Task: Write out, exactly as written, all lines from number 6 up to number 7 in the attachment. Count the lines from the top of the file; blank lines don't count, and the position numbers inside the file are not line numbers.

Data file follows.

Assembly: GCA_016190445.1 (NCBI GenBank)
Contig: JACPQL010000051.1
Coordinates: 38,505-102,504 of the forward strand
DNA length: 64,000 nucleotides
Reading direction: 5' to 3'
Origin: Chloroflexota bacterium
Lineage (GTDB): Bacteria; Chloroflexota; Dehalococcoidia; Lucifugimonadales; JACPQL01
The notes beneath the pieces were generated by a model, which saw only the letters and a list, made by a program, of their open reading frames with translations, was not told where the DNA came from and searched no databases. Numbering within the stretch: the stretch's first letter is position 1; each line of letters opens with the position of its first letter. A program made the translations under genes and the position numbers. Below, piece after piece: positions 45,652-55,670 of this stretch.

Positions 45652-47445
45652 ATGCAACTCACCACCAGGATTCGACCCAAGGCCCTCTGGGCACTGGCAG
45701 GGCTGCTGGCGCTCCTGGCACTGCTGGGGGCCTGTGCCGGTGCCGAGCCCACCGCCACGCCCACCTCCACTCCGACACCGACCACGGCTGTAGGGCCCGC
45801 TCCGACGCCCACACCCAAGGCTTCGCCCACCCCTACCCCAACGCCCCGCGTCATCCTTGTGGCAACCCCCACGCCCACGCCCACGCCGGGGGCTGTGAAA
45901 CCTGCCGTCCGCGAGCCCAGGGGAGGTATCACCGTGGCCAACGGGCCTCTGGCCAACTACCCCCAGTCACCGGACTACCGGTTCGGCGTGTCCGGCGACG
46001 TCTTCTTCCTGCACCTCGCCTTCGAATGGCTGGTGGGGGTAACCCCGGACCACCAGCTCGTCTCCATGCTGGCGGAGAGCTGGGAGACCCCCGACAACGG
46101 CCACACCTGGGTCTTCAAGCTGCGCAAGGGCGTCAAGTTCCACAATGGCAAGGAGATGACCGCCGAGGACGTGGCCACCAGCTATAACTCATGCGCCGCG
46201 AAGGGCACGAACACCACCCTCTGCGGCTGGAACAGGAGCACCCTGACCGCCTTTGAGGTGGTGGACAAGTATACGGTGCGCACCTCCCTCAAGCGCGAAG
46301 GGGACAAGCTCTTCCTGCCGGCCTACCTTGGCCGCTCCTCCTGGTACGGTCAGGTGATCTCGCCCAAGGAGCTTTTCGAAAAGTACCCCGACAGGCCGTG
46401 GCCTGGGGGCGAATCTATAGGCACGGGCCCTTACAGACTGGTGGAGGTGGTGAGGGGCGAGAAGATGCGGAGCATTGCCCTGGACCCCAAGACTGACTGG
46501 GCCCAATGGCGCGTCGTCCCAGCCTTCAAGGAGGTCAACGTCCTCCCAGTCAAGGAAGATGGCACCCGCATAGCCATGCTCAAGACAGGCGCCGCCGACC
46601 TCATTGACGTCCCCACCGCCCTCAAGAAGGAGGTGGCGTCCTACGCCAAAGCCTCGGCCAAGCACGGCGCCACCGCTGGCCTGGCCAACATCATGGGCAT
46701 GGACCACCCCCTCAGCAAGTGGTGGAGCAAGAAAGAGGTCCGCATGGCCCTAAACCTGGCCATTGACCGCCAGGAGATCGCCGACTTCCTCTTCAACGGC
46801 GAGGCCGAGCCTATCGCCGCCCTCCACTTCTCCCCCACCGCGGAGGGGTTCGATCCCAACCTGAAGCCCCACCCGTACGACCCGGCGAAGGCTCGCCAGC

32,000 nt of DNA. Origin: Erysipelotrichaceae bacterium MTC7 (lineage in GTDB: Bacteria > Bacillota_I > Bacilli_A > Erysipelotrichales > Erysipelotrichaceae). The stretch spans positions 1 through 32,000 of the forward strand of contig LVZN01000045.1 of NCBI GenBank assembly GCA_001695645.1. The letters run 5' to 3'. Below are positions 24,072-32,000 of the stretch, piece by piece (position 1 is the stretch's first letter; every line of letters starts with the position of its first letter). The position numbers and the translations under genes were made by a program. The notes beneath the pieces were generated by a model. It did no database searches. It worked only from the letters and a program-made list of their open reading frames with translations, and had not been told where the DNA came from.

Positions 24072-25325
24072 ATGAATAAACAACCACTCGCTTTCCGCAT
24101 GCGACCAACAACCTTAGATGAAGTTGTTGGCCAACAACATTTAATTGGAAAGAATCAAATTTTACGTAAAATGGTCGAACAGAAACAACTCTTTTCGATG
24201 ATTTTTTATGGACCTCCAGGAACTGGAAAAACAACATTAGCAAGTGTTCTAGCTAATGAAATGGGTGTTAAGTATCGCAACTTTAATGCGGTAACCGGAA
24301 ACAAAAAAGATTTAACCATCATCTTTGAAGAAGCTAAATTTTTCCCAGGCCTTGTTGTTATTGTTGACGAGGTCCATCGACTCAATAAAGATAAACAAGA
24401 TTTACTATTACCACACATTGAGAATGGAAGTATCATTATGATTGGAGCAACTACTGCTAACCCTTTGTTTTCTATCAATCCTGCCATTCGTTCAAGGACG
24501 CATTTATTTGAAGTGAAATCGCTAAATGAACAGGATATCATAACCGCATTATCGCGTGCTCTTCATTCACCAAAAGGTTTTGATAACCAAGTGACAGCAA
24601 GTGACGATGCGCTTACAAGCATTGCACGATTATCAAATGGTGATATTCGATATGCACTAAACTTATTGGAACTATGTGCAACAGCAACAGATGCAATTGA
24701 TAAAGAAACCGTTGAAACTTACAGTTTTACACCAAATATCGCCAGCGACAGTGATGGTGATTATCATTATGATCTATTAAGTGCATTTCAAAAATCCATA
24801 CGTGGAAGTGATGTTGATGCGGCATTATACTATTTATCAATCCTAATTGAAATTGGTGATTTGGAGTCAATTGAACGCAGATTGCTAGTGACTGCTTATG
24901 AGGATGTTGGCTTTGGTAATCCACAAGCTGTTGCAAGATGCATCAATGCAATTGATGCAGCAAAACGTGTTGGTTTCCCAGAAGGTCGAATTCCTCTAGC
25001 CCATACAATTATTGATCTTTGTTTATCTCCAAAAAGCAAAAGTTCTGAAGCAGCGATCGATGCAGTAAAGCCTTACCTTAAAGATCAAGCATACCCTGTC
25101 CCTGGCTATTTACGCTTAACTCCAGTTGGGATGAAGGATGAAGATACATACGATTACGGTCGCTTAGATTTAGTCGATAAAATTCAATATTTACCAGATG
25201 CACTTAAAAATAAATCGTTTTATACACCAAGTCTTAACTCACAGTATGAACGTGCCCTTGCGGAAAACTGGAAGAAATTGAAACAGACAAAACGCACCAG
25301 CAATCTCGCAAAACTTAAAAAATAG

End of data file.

Origin: Chloroflexota bacterium
Lineage (GTDB): Bacteria; Chloroflexota; Dehalococcoidia; Lucifugimonadales; JACPQL01